A football game earns top spot in Hall of Lame

January 13, 1999|By GREGORY KANE

A QUICK GLANCE at the calendar revealed that yesterday was the 30th anniversary of that day. Yes, it was exactly two score minus 10 years ago that the Baltimore Colts lost to the New York Jets in Super Bowl III.

Isn't it time, fellow Balti-morons, that Joe Namath, the quarterback of that Jets team, come clean and make a confession he's avoided for the past three decades? Isn't it time the man ended his 30 years of living in denial?

Super Bowl III has been called an upset. Others have called it a pivotal game in pro football history -- the one that established parity between the older, staid and conservative National Football League and the fledgling American Football League, which embodied the spirit of youthful rebellion.

The game has been called everything but what it was: the greatest fluke in sports history. It didn't prove that the AFL was finally on par with the NFL. Super Bowl IV did that -- when the unquestionably superior Kansas City Chiefs trounced a Minnesota Vikings team that was the best the NFL had to offer -- proving the AFL had arrived.

No. All Super Bowl III did was prove that sometimes great teams -- the 1968 Baltimore Colts, for example -- have bad days on which merely good teams (the 1968 New York Jets) can beat them.

How the Jets pulled off that feat is one of life's mysteries, ranking right up there with how current NFL commissioner Paul Tagliabue can have a mind that is both vacuous and tortured at the same time. Several theories prevail:

The Jets were the beneficiaries of dumb, blind, stupid luck.

If the Colts had cashed in on all their scoring opportunities, they would have won by a score of something like 38-16 or 45-16 instead of losing 16-7. The New York Jets didn't beat the Baltimore Colts on Jan. 12, 1969. The Colts beat themselves. The Jets had been equally lucky in their AFL championship game against the Oakland Raiders, who also blew several scoring opportunities and who, like the Colts, were a better team than Namath and Co.

Cheating.

Colt defenders didn't sack Namath once that day. Several Colts, in the book "Sundays at 2: 00 with the Baltimore Colts," said there was a good reason for that. They claim the Jets used a long-cherished football tactic that offensive linemen use to stop good defenses: holding. Officials called not one holding penalty against the Jets in the game.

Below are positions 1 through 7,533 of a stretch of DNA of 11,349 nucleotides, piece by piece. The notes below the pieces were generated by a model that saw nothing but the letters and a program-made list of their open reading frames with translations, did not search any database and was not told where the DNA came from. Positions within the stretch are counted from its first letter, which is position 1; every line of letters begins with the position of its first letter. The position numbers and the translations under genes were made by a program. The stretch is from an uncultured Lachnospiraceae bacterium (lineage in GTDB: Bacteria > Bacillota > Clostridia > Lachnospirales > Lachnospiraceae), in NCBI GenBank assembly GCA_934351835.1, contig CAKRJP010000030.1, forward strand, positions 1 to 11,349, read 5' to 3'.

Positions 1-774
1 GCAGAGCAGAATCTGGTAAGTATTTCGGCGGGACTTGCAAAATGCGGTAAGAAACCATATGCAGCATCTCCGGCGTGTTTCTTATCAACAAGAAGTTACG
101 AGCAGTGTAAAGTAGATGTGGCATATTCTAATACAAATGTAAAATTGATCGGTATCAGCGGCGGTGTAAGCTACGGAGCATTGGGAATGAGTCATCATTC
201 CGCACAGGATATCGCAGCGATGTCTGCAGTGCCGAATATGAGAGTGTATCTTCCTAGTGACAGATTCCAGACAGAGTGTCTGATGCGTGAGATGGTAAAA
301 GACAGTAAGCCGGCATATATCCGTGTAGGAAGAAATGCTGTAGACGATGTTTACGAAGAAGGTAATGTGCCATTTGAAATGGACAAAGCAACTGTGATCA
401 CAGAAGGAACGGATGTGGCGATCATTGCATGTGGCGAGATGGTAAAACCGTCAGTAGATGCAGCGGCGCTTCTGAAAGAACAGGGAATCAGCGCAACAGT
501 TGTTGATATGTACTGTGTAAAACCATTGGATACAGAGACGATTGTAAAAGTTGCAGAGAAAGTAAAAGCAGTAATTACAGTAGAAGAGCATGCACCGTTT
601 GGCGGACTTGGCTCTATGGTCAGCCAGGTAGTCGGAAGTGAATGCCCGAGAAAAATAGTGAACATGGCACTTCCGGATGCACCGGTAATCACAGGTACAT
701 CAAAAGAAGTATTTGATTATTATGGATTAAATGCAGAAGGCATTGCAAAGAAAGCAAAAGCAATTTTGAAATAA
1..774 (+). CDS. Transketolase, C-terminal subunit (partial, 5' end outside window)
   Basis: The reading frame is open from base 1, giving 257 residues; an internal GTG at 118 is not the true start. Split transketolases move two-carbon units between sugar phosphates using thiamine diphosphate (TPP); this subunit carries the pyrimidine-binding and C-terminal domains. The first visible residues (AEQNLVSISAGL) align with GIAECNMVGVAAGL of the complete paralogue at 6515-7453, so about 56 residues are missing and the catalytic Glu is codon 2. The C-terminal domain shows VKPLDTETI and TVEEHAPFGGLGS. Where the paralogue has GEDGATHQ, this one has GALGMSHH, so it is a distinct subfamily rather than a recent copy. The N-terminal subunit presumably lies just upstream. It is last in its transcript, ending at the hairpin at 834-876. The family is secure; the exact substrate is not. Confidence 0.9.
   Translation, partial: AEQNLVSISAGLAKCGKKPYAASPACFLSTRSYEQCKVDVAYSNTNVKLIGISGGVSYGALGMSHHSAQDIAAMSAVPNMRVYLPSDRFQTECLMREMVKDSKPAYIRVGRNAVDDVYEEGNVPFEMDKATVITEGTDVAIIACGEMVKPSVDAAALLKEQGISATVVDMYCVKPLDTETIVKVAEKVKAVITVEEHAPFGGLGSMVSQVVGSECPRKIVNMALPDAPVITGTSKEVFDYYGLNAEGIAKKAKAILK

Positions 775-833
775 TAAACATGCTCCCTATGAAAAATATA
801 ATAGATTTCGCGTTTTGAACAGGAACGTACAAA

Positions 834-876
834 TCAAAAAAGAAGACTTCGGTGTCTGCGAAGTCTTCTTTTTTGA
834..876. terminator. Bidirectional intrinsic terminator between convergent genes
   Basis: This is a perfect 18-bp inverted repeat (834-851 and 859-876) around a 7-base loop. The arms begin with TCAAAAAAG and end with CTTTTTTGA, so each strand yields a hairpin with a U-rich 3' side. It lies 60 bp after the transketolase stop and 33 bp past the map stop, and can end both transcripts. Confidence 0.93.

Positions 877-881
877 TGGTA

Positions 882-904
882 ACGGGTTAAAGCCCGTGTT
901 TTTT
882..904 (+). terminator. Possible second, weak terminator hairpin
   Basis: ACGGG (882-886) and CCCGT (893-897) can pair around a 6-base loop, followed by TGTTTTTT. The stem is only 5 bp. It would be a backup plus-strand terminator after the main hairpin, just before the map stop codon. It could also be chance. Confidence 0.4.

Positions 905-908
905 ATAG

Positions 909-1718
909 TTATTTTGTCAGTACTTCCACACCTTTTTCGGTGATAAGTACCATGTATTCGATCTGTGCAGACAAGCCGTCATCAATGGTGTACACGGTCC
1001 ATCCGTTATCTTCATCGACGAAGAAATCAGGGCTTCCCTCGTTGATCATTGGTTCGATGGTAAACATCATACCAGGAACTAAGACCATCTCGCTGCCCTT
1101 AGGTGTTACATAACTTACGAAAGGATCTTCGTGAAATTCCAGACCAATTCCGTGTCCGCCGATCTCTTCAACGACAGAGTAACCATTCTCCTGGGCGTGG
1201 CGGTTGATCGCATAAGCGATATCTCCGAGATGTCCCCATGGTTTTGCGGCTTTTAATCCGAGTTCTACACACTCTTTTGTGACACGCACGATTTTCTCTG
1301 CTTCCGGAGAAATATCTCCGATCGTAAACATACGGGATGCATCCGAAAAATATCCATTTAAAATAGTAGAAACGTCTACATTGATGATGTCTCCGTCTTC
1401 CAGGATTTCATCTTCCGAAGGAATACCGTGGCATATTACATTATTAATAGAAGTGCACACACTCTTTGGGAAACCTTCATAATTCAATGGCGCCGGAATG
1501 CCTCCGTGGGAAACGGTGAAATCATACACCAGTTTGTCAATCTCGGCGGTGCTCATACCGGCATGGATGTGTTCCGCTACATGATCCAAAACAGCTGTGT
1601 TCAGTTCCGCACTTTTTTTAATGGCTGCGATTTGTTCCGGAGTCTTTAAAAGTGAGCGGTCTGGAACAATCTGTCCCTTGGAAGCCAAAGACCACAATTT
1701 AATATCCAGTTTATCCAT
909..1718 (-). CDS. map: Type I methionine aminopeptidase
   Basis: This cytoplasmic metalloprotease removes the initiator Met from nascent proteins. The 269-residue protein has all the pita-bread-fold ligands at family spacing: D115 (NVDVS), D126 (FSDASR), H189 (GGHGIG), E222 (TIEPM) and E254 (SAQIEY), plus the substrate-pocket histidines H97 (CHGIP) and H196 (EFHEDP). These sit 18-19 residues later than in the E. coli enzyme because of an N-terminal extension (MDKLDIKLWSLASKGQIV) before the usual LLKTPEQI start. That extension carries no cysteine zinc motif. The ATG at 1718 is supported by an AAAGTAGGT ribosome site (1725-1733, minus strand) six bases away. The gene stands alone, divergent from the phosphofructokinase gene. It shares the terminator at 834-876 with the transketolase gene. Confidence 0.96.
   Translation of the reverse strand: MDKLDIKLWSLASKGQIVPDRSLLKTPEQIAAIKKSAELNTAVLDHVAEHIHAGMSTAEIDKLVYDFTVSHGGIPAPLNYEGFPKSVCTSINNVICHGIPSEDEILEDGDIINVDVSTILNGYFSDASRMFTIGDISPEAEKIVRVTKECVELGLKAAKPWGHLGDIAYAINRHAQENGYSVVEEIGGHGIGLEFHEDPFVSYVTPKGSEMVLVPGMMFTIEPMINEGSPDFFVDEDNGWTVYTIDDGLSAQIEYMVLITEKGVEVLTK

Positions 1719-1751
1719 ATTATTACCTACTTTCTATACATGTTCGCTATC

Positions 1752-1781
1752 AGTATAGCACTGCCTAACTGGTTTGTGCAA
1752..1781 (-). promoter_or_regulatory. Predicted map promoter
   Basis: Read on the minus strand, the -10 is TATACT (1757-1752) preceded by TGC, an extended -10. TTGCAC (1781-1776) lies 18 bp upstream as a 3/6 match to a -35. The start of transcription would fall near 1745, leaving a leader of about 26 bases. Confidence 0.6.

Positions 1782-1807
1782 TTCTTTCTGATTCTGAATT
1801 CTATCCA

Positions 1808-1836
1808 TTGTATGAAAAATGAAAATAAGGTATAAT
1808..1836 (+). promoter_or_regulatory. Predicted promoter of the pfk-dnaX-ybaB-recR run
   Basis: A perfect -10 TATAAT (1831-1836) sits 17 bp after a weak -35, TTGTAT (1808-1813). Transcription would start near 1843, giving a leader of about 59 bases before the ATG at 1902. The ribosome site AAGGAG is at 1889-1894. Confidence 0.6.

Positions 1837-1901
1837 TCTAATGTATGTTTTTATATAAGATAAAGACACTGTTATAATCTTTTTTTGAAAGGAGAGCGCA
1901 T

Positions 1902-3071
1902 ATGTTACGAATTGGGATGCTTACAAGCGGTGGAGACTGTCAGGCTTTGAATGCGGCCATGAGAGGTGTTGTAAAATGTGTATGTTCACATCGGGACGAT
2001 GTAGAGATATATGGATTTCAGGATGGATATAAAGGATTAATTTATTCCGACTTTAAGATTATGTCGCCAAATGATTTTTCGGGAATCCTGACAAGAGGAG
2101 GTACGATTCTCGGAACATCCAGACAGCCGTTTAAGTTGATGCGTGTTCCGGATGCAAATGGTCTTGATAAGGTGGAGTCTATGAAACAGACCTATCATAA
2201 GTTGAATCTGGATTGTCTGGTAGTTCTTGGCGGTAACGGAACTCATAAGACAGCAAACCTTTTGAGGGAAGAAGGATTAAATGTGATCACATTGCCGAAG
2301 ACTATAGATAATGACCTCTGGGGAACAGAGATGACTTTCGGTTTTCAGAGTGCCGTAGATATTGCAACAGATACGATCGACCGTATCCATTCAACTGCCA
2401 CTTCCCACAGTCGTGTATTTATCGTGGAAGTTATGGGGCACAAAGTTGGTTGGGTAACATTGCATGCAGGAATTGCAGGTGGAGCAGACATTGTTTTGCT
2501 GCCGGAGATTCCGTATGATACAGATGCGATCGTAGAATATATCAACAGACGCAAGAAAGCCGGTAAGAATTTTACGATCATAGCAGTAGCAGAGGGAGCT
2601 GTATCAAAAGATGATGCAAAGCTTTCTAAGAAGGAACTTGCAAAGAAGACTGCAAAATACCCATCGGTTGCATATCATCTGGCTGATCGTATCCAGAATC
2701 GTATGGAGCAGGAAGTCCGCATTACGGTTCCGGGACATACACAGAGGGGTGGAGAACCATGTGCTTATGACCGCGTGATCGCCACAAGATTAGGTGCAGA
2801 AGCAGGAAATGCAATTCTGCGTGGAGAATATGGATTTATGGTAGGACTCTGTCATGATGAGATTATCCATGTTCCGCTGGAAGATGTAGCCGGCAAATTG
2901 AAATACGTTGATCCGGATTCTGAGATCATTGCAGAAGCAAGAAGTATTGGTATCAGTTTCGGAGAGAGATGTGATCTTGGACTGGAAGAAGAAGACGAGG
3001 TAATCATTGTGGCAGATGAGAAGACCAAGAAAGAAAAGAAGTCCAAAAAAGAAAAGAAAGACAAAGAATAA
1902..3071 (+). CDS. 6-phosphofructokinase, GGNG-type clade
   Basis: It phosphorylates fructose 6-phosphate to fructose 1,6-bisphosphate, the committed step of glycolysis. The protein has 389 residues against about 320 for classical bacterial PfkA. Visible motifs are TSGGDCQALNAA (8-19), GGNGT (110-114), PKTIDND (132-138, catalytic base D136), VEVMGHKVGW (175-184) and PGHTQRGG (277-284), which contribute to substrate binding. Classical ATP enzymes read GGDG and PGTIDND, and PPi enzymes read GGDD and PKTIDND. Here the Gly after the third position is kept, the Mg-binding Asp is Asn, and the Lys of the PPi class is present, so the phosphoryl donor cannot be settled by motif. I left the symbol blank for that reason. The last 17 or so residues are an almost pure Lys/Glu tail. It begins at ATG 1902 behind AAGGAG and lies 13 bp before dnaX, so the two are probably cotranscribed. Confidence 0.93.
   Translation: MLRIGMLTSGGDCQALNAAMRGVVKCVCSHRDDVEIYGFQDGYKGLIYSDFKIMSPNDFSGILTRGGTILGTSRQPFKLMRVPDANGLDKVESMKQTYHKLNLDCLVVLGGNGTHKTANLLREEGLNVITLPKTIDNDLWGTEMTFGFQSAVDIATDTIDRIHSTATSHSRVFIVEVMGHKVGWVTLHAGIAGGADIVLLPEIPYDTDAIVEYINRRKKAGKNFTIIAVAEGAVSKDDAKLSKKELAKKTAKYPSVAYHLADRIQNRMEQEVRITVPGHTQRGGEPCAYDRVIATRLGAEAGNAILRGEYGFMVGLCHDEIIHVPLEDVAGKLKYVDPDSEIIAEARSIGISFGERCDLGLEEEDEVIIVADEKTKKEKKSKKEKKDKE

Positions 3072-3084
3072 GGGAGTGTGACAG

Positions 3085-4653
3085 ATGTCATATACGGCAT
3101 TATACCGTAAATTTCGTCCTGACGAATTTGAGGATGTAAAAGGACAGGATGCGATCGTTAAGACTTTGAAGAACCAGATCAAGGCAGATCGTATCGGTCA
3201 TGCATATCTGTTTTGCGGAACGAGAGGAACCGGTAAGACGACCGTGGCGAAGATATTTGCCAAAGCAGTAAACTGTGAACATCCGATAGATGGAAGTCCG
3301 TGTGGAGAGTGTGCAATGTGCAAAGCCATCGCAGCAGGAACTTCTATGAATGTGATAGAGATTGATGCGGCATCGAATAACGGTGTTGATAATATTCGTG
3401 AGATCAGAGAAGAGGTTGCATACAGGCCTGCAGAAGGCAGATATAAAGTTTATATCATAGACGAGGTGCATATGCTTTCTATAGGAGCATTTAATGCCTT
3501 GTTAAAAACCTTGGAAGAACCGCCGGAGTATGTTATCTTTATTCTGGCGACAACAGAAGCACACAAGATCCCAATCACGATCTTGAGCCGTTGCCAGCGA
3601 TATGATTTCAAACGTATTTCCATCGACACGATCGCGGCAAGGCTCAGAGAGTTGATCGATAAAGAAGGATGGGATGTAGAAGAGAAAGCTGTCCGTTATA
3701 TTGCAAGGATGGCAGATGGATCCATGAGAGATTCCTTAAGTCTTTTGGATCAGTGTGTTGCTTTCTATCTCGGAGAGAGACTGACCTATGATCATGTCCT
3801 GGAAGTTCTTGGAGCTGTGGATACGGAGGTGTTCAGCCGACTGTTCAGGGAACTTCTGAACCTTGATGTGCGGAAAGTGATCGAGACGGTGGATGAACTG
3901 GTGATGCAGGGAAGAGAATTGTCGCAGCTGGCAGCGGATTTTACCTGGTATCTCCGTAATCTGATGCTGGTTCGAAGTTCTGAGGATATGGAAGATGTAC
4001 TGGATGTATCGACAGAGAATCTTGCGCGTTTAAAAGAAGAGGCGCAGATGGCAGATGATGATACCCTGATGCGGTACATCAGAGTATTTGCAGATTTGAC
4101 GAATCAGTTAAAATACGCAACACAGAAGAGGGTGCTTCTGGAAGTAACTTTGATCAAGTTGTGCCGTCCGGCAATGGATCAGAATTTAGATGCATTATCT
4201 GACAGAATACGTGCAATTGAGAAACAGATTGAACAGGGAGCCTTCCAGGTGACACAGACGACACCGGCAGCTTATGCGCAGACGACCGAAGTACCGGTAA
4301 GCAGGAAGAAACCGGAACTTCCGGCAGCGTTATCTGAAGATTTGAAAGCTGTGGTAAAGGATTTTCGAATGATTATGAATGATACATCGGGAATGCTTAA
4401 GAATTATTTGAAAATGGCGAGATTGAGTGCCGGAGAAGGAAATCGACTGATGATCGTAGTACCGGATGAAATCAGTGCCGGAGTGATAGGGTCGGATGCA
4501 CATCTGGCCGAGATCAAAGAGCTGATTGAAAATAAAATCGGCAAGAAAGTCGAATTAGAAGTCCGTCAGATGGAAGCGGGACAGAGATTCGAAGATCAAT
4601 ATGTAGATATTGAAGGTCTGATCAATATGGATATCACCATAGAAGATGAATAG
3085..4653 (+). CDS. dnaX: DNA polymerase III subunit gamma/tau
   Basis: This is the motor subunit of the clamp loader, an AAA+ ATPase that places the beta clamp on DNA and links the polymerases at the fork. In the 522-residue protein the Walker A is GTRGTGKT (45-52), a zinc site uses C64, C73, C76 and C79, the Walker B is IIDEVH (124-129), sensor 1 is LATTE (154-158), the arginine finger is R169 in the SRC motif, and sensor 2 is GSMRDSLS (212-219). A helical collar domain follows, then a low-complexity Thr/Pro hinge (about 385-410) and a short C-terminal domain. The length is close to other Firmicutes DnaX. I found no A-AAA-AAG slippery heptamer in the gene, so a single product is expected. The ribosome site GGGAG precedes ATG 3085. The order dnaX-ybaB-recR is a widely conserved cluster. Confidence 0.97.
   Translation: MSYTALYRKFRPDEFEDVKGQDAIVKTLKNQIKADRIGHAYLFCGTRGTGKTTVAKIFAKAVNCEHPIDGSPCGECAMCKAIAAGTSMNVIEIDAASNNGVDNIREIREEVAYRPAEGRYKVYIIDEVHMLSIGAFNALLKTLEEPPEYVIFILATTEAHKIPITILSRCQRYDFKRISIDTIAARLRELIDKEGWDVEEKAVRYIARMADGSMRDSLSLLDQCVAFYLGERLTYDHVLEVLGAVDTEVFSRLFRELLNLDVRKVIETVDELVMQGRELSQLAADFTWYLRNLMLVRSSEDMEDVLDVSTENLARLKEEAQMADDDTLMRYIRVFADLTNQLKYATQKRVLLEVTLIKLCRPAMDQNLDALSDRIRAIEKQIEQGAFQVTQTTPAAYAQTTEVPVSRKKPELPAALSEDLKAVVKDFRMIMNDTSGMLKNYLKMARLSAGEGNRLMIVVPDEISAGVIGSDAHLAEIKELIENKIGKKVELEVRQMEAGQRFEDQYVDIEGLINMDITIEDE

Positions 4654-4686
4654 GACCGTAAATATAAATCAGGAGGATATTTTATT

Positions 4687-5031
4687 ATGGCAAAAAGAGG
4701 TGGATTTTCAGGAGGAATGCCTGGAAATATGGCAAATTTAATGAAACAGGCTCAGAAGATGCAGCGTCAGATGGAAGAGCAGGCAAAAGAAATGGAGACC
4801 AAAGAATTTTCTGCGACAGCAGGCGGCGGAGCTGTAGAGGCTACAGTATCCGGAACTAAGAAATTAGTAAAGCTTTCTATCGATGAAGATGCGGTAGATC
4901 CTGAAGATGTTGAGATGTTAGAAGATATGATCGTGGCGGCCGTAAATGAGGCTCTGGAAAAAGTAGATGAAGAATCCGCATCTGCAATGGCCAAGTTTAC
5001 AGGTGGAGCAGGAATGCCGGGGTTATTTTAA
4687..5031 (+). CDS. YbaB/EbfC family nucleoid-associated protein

Tanking.

Did the Colts throw Super Bowl III? To be honest, after the game I was tempted to have bumper stickers printed up that would have read "Honk if you think Earl Morrall tanked Super Bowl III." Morrall was the Colts' quarterback who served up several interceptions that day. One was on a flea-flicker play. Morrall didn't even look at a wide-open Jimmy Orr in the end zone. And Orr was the primary receiver, the first receiver Morrall was supposed to look at.

Morrall didn't tank the game, of course. He probably figured, "Hey, we're playing the Jets of the AFL here. I don't have to look at a primary receiver." That brings us to another theory explaining the Jets' win:

Colts' overconfidence.

The first two Super Bowls ended in blowout victories for the NFL's Green Bay Packers. The Colts had just completed a 13-1 season in which they'd twice beaten an excellent Los Angeles Rams team and a good Minnesota Vikings team, and they crushed the Cleveland Browns in the NFL championship game. They didn't take the Jets seriously. Colts tight end John Mackey said they had played the game in their minds and already won it.

Weird, quirky magic.

This is the most plausible theory. How else to explain the Jets beating the Colts, the New York Knicks sweeping the Baltimore Bullets in the early rounds of the National Basketball Association playoffs and the New York Mets creaming the Baltimore Orioles in the World Series, all in the same year? In all three cases, the New York teams beat better Baltimore ballclubs.

The 1969 World Series proved unusual forces were at work. Mediocre Mets players made spectacular plays they had never made before and never made again. This wasn't black magic. No New York sports fans threw a virgin into a volcano. But they may have dangled one over a cliff and scared 20 to 30 years off her life.

Jan. 12, 1969. It's not a day that will live in infamy. But it will be featured prominently in the Weird Hall of Fame.

Pub Date: 1/13/99

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